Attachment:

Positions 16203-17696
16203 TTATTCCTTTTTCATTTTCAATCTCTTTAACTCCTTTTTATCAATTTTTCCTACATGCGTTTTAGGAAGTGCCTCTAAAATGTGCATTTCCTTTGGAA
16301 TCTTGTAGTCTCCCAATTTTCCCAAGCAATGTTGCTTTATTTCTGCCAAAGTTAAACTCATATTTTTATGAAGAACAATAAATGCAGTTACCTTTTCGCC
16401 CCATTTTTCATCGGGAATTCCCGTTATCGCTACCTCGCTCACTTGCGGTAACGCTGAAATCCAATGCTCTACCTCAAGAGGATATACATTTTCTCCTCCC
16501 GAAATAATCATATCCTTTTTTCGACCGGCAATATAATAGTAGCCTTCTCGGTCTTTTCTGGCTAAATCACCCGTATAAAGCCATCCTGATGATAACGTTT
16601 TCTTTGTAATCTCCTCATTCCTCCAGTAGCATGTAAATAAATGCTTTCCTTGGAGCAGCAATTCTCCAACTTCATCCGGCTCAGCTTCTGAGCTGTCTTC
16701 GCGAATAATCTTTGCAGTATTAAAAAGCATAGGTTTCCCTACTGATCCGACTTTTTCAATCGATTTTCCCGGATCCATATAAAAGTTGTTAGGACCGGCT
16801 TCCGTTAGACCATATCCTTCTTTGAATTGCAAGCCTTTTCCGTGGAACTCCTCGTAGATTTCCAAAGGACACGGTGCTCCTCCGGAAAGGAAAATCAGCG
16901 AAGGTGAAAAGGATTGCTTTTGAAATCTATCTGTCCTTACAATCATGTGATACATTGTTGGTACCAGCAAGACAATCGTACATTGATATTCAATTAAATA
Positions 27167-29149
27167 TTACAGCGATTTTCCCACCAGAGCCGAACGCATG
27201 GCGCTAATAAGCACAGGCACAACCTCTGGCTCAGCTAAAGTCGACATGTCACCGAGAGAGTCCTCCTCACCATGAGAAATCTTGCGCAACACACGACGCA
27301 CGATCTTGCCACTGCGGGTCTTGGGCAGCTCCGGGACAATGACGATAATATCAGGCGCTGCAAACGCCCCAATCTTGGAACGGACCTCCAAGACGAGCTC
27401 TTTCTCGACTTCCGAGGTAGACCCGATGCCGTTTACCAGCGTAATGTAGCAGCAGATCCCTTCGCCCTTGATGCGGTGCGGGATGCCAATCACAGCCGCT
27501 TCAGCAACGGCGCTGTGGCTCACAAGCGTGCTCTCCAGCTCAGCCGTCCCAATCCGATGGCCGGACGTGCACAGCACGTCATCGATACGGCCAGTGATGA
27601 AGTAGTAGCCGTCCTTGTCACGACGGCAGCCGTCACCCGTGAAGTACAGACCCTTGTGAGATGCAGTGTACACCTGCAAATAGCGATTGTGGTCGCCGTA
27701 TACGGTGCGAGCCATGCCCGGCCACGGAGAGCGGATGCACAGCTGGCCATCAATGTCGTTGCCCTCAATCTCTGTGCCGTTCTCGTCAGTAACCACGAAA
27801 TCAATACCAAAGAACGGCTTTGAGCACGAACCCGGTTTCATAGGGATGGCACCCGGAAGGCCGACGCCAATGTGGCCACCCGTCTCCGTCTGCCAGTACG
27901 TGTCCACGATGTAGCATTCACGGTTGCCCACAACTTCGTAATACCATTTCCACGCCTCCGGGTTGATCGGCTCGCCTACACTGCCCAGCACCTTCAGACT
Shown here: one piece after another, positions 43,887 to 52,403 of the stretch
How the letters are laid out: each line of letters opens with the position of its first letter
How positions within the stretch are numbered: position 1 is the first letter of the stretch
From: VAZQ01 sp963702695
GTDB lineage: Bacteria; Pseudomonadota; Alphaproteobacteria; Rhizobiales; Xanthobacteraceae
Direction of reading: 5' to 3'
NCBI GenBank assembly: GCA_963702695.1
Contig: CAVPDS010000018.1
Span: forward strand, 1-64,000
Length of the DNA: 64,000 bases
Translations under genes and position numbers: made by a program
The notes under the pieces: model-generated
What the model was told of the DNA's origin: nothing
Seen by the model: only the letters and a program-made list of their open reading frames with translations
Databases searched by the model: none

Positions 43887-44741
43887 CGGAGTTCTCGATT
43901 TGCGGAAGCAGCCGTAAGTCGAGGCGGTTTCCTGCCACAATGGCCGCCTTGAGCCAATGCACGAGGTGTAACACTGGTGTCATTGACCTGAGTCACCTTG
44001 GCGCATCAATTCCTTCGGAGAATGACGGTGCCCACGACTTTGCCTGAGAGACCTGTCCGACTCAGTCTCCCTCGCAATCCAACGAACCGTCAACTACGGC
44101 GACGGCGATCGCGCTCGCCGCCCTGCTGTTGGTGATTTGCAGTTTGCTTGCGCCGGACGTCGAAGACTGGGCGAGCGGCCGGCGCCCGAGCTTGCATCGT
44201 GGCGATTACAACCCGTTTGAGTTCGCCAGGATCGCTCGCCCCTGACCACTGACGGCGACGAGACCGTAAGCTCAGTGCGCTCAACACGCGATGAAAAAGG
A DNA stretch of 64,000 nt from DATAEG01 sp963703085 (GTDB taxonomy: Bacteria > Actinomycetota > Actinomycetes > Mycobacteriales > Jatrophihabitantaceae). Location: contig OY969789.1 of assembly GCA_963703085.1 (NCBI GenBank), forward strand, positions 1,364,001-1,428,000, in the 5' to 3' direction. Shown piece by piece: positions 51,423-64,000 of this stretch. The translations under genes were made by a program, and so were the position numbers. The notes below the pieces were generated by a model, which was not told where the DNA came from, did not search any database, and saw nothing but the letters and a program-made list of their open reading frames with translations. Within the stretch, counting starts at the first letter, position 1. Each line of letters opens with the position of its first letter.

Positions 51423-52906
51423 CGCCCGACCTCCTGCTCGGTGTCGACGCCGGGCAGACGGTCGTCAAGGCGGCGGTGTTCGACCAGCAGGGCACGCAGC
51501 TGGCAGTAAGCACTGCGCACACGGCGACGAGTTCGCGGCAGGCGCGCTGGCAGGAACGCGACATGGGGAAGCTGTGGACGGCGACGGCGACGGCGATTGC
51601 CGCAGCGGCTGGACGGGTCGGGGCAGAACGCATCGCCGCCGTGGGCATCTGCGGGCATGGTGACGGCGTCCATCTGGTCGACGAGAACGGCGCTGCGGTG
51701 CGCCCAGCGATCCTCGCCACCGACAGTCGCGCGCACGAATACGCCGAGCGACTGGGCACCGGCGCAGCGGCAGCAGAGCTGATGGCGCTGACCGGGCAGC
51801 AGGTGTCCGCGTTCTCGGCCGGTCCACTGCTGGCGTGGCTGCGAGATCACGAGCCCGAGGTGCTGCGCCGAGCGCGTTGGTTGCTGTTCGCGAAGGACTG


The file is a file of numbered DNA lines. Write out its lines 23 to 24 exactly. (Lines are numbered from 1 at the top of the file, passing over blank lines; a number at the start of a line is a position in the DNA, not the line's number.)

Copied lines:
From: VAZQ01 sp963702695
GTDB lineage: Bacteria; Pseudomonadota; Alphaproteobacteria; Rhizobiales; Xanthobacteraceae